Phoenix Nonprofit Serves LGBTQ Youth Across Arizona

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One n Ten, a Phoenix nonprofit serving LGBTQ youth ages 11 to 24, knows the challenges and struggles that LGBTQ youth face and the unique needs that accompany. Fulfilling these needs is not only their job, but also their passion. The struggles that LGBTQ youth face are very real; these problems have names and faces and are at the forefront of their work each day.

LGBTQ youth face disproportionate rates of homelessness, housing insecurity, and representation the foster care system. This can contribute to a ripple effect of economic struggle throughout an individual’s life, and One n Ten centers this reality in much of their work at the center.

“Roughly 40% of the homeless youth on the street identify as LGBTQ, even though they should only account for 8%… there tends to be a disproportionate amount of LGBTQ youth in our foster care system” said Gina Read, Program Manager at One n Ten. “With that being said, they are already at a disadvantage because even if they have gotten off the streets, they may not have received an education, have suffered trauma, etc…getting out of poverty is extremely hard to do in this day and age.”

One n Ten is not only aware of this reality, but also makes providing safe and reliable housing for LGBTQ youth living in these situations one of their most important missions and continue to fight an oftentimes uphill battle to do so.

“Safe housing is always a barrier,” said Sebastian Blackwell, One n Ten’s satellite program manager. “We have about ten (housing) units, which is not enough, and we have a long waitlist of youth. We provide resources to other agencies, but oftentimes those agencies are not LGBT-friendly, they don’t know how to serve our trans and nonbinary youth. It’s not always a safe space.”

In addition to providing safe physical spaces, One n Ten dedicates themselves to providing safe emotional spaces as well. This takes the form of everything from group meetings to Camp OUTdoors, the largest LGBTQ summer camp in the country.

“I think a big part of what we do is holding space,” said Blackwell. “A lot of times youth are not accepted at home, not accepted at school, but when they come to One n Ten, they know they can be themselves.”

One n Ten values education. Holding pop-up groups across Arizona, One n Ten offers opportunities for education that are both engaging and important.

“Youth come and we borrow space in different communities and during that time we run a program,” said Blackwell. “It can be arts-based, self-esteem, sex-ed that’s actually comprehensive and supports LGBT youth, different things like that.”

One n Ten makes sure to keep intersectionality at the forefront of their work.

“Taking an intersectional, anti-oppression, anti-racism approach in our work is really important. We offer spaces that are population-specific. We have our queer youth of color group, that is a people of color-only LGBT space for LGBT folks led by staff of color,” said Blackwell. “We also have a group that we’ve recently started where it’s LGBTQ folks who are neurodiverse and on the autism spectrum.”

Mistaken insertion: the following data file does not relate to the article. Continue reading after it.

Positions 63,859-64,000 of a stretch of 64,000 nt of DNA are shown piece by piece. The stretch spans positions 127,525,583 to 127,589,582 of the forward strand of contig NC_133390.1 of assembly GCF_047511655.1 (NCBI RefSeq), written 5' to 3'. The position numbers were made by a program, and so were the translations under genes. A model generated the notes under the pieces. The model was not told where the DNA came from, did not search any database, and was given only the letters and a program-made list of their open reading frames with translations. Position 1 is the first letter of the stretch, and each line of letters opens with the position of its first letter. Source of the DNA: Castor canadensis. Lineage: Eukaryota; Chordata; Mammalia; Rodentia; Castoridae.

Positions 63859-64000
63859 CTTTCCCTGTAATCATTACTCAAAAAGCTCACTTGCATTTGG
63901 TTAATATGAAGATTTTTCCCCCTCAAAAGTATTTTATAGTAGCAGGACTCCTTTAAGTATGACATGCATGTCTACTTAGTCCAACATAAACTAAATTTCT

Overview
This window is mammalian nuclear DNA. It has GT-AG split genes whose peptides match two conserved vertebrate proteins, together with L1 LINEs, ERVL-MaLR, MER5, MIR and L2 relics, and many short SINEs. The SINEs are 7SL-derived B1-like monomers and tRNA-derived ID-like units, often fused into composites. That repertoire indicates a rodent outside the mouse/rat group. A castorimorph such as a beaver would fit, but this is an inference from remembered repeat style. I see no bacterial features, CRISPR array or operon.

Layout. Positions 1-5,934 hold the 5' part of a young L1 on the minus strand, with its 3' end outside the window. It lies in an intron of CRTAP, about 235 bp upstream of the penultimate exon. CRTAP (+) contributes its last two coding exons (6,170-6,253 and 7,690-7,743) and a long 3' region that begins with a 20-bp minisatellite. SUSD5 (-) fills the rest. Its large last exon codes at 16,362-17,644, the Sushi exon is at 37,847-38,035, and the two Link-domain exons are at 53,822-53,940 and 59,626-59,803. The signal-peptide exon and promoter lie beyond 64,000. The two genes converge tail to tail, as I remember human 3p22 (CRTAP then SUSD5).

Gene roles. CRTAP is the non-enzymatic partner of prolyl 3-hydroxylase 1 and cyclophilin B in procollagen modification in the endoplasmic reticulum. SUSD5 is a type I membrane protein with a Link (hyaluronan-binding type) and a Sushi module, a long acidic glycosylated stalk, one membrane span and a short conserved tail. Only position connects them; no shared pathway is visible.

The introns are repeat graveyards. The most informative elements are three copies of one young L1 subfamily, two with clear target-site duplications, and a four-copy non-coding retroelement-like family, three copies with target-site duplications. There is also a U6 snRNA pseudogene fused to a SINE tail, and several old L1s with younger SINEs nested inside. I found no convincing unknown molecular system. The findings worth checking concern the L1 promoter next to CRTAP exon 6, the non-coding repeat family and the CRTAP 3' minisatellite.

Creating space for these important dialogues is not limited to youth at the center. One n Ten also makes it a priority to encourage these important conversations within their staff as well in order to foster a wholly inclusive environment.

“As a staff team, we have recently been undergoing extensive training and HR work around maintaining an anti-racist approach as we serve youth. We recognize that the needs of our LGBT youth of color are much different than white youth,’ said Blackwell.

One n Ten knows that for all the support, resources and safety that they provide, significant changes still need to be made in the other environments where LGBTQ youth spend the majority of their time; to One n Ten, school is one of the most important places to start.

“I would strongly suggest that all schools go through the Anti-Defamation League and their World of Difference peer training. This training teaches a core group of students anti-bias activities,” said Read. “Then, these students teach all incoming freshmen. It basically sets up a good environment where all students are valued.”

Read stresses that resources for LGBTQ youth need to go beyond policies on paper- there needs to be real implementation that can be seen in schools’ daily environments.

“Schools need policies that protect all students from harassment and bullying. But they also need to step in when kids are being harassed,” said Read. “Policies are nothing if they are not enforced across the board.”

One n Ten knows that their work is never done; there will always be someone new looking for the emotional and physical resources that they work tirelessly to provide for young people who, in some cases, may not have access anywhere else. They embrace this and keep their mission simple; being a place where LGBTQ youth can embrace themselves fully and securely, no matter where they’re coming from.

“We’re a space where they can be themselves,” said Blackwell. “Where their names and their pronouns will always be used, we’re a safe space for them to explore who they are and really connect with other LGBTQ folks and the community.”

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